Data Lakes Mitigate Risks To Deriving Insights From Regulated Data

Organizations generate reams of data in the course of planning, executing, and operationalizing business strategies. Innovating through information depends upon an organization’s ability to make datasets from multiple information systems available to data analysts for use in their respective analytic environments.

But innovating with regulated or “controlled” data (e.g., PII, PHI, and PFI) presents systemic challenges to any organization. This data resides in some system-of-record from which, by company policy, said data may not be easily removed. These systems are designed to provide the level of assurance mandated by Corporate Security and Privacy Departments to mitigate the risks to the confidentiality, integrity, security, and availability of controlled data.

These systems-of-record are designed for their respective operational purposes. Though they may come with some reporting capability, they typically do not lend themselves naturally to the complex analytical capabilities that analysts need to perform their work.

There are a variety of tools used for analytics and visualization of varying degrees of complexity, sophistication, and processing capability that are used for the types of number crunching and insight generation organizations need. However, they exist outside the data storage environment and rarely integrate seamlessly with these controlled data systems-of-record.

To use this data in an analysis, the data must be exported, transmitted, and transformed to be used in these tools. Aside from the logistics, effort, time, and total cost to the organization of moving this data between systems for analysis – which can be daunting when very large datasets are needed – a pervasive threat that the controlled data may be compromised in some way during the transfer is at best mitigated.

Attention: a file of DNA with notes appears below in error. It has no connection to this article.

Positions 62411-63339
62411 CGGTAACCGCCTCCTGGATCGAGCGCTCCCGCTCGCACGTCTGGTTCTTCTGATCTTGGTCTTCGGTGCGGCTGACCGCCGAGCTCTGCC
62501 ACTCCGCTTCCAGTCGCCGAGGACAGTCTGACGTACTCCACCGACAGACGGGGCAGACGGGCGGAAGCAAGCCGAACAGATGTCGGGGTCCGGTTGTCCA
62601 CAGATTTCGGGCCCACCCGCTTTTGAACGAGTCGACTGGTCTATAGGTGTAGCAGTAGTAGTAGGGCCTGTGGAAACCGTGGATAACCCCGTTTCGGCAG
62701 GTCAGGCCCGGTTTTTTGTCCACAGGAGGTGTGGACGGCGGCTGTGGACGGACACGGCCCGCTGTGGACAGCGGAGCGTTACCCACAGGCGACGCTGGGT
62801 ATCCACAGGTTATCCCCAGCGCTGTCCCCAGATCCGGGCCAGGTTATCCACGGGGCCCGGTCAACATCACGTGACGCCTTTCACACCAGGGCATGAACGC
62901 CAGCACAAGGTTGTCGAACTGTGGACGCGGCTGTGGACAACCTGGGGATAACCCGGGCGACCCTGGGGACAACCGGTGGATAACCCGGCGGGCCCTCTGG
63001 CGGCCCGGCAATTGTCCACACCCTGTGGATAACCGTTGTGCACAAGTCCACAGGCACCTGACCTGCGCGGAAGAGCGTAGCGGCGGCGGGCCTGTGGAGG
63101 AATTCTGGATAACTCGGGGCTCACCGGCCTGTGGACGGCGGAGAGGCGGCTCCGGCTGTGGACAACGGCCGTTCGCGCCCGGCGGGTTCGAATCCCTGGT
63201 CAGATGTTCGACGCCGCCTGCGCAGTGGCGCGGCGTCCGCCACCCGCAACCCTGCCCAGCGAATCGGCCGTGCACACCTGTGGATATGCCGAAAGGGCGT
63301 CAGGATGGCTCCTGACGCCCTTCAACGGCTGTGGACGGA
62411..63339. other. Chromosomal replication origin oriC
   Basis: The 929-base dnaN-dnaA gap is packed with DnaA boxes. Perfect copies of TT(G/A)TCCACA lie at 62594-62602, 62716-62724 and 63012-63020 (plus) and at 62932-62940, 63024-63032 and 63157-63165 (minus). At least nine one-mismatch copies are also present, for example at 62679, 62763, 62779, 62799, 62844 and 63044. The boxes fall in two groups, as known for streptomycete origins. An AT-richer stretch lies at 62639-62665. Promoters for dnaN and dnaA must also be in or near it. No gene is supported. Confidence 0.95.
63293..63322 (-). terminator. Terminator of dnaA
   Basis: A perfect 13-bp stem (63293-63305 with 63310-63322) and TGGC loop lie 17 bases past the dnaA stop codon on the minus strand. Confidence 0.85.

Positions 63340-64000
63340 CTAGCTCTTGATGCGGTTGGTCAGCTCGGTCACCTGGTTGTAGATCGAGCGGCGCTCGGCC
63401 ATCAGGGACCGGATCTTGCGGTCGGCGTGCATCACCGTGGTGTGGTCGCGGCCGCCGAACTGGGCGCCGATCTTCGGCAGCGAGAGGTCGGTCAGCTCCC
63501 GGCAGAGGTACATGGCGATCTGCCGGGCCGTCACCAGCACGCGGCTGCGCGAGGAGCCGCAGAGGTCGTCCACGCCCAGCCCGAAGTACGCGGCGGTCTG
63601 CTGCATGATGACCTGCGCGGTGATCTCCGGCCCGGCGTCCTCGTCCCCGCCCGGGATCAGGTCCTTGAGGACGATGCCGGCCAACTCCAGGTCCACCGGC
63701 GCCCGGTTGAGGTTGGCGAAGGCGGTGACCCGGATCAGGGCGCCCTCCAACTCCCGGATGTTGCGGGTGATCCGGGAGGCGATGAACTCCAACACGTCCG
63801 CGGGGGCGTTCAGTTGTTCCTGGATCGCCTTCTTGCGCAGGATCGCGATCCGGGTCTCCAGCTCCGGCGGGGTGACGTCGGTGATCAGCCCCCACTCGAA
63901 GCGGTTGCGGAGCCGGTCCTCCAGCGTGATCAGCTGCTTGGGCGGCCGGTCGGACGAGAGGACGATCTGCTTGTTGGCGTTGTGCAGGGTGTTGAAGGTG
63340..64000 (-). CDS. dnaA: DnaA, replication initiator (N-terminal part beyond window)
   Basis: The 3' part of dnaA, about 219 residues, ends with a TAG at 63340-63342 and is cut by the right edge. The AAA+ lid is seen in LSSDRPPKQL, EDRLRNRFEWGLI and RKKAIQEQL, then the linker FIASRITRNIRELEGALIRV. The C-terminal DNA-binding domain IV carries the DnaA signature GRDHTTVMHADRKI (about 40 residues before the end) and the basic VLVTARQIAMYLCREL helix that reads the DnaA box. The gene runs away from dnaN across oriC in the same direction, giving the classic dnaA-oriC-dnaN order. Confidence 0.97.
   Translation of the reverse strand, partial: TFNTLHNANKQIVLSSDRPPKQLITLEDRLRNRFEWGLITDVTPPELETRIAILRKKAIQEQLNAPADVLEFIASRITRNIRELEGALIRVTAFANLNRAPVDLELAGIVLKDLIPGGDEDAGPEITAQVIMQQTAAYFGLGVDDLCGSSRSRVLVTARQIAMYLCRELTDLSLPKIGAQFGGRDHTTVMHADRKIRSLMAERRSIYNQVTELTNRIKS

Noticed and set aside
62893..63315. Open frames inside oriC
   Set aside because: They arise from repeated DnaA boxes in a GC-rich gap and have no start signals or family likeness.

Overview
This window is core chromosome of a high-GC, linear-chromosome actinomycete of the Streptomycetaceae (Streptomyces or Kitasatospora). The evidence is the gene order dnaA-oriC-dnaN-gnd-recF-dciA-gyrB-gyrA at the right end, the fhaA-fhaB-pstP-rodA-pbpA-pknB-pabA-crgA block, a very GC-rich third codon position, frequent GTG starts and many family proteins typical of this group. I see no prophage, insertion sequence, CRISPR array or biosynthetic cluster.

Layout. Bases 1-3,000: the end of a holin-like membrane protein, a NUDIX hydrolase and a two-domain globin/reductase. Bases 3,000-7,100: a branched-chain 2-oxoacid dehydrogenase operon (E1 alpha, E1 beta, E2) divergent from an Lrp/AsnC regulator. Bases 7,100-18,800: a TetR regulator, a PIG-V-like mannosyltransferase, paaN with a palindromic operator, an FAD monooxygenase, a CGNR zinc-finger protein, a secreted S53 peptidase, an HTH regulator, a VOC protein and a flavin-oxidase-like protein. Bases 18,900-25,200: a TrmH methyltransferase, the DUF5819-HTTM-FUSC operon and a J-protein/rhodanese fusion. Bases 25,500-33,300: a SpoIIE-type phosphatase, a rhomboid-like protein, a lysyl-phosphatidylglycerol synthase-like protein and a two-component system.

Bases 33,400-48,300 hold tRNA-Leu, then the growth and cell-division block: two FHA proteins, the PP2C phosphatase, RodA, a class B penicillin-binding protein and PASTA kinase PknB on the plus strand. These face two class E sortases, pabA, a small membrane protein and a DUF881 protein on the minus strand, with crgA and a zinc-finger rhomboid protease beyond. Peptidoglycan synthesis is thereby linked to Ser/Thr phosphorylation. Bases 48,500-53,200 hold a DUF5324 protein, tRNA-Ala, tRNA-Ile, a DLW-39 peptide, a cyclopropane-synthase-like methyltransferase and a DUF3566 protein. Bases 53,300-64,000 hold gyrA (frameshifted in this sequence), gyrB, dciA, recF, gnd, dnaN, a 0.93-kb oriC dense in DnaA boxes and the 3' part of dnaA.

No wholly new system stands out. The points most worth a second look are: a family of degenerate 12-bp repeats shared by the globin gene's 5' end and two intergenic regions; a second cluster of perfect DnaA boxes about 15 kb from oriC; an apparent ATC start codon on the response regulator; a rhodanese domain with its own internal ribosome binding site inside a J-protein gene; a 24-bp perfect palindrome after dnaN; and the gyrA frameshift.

Yes, there are various encryption, masking, anonymizing, and de-identifying techniques to protect this controlled data outside the system-of-record. Erring on the side of caution is the typical organizational response. The data remains where it is, and the opportunities that those insights would have revealed go unknown to the organization, denying it competitive advantage.

Business leaders are finding that these much-needed restrictions to the movement of data across system and organizational boundaries stifle innovation where business insights may depend upon what is stored in that data. As a result, there are just a few options available to them:

  • Forgo the analysis, which accepts defeat and the opportunity costs of not having these insights
  • Work with small samples, which may deny the insights large data sets can convey
  • Endure the onerous expense of protect the data during transport and outside the core system, which infers it will be an exception process
  • Move the analytic tools into a secure data storage environment, built to the standards of controlled data systems-of-record.

Data lakes make this last option possible, even preferable, and are game-changing for firms working with controlled data. A data lake is a new architectural design pattern that leverages existing data warehouse, transport, and analytics capabilities, enhanced with the new capabilities possible with the advent of big data tools. Collectively, these data lake solutions provide secure storage, multi-tenancy, robust workflows (essential for operationalizing the lengthy and arduous data preparation tasks that precede actual analytic activities), and analytics, visualization, and reporting capabilities.

All computational and analytic activities are conducted in the lake itself. Only outcomes and insights need be delivered to their respective business stakeholders, a far less challenging endeavor than data movement, preparation, and analysis. This also presents fewer operational costs as well as risks that are more easily managed.

Once the data is ingested into the data lake, which ideally is overseen by a mature Data Governance program, it should not need to leave this secure environment. The storage is cheap! Leave it there for auditing and reuse purposes in the future. It is safe there and the monitoring tools allow deeply granular tracking and enforcement of data access, movement, and transformation in Hadoop environments. The costs savings of not deleting or moving the data successive times should be reallocated to more valuable business uses.

Data lakes are natural solutions to addressing both the intrinsic risks of moving data about the organization and the opportunity costs of not deriving insights from that data. There is no longer any reason to think that deriving game-changing insights from this data is beyond your organization.

The solution is here.


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